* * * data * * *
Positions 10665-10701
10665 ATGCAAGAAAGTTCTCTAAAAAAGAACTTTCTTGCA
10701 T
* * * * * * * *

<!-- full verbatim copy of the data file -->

Positions 10665-10701
10665 ATGCAAGAAAGTTCTCTAAAAAAGAACTTTCTTGCA
10701 T